This intriguing rock crystal pendant may have been used as a ‘charmstone’. It follows the same form as the famous Glenorchy Charmstone in the National Museums of Scotland and may too have once adorned an early reliquary.
Extracted from Antiques Trade Gazette | Roland Arkell
The Glenorchy Charmstone, thought to date to the 7th or 8th century, functioned as an amulet or talisman for the Campbell family of Glenorchy in Argyll.
It was believed to counteract witchcraft and to cure sickness and was worn by Sir Colin Campbell when he fought the Turks at Rhodes in the 15th century.
The pendant which had been mounted in silver in the 17th century, was among more than 700 objects from the Regency manor house Spetchley Park in Wychavon, Worcestershire, sold by Sotheby’s in London on December 11.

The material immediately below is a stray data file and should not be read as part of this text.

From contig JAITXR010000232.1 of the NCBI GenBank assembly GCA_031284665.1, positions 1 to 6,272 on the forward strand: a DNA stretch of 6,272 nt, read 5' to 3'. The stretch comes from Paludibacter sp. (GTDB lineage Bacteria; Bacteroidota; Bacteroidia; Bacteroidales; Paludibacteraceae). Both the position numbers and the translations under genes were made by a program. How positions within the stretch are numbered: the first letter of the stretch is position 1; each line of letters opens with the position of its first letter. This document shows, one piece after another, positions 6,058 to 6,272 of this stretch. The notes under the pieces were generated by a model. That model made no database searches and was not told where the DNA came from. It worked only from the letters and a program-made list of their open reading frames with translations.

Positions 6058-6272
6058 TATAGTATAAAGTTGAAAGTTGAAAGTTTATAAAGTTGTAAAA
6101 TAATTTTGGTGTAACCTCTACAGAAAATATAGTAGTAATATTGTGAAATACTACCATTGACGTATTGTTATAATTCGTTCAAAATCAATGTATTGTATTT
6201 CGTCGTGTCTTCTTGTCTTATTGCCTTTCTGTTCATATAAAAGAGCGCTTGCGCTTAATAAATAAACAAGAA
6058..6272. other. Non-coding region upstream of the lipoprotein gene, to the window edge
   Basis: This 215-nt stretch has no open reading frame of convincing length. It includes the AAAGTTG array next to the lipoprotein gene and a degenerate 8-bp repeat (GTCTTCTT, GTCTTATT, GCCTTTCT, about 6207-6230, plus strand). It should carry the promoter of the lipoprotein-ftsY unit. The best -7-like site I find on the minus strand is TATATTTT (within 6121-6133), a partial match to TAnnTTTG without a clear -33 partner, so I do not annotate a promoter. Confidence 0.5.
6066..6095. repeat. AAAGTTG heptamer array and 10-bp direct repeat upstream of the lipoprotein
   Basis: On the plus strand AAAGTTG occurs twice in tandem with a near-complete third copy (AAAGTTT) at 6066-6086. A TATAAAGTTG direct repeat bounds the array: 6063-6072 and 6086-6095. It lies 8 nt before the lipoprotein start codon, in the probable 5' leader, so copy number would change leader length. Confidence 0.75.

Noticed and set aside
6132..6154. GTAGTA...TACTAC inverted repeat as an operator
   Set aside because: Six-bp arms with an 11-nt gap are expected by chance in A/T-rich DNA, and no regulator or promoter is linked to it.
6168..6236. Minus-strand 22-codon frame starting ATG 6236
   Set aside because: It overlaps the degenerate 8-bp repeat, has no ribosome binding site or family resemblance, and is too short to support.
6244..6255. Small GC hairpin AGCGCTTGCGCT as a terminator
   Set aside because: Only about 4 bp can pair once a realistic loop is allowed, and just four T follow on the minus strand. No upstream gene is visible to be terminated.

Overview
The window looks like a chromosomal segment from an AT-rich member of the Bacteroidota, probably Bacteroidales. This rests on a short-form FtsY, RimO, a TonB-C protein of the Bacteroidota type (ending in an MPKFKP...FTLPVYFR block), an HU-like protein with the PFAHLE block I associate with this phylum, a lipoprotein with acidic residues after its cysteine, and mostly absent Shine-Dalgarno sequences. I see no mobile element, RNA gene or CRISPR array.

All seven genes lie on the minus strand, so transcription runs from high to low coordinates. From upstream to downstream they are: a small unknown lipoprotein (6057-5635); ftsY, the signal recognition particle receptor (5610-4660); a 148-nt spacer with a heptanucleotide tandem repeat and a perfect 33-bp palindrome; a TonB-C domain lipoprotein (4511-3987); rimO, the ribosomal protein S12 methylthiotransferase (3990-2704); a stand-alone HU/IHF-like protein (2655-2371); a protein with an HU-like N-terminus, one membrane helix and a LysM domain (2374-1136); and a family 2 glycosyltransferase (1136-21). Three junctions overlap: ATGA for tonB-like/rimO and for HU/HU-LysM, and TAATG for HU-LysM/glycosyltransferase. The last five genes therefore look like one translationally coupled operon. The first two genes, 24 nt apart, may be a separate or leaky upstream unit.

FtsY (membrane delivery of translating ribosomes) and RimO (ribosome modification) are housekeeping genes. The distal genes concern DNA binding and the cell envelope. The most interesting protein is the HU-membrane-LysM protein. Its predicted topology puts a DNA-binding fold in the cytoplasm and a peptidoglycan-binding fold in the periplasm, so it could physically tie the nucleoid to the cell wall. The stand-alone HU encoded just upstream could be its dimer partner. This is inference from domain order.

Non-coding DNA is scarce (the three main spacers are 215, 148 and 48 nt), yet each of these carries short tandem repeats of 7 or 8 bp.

Recorded in an inventory of the family strong room in 1949, it was probably among the many ‘wunderkammer’ objects amassed by the Berkeley family in the 19th century.
Robert Berkeley (1764-1845), a High Commissioner of Worcester who built the house in Bath stone on family lands in 1811, was a notable collector, attending Lord Berwick’s historic sale at Attingham in August 1827, William Beckford’s famous sale in Bath, and the Buckingham and Chandos sale at Stowe in September 1848.
Other acquisitions were made by Ellen Ann Willmott (1858-1934), whose collection was sold in a six-day sale at Warley Place, Essex in 1935, and her sister Rose (1861-1922), wife of Robert Valentine Berkeley (1853-1940), whose antiquarian taste was informed by foreign travel. Sotheby’s estimated the pendant at just £150-200 but it ultimately sold at £14,000 (plus 25% buyer premium).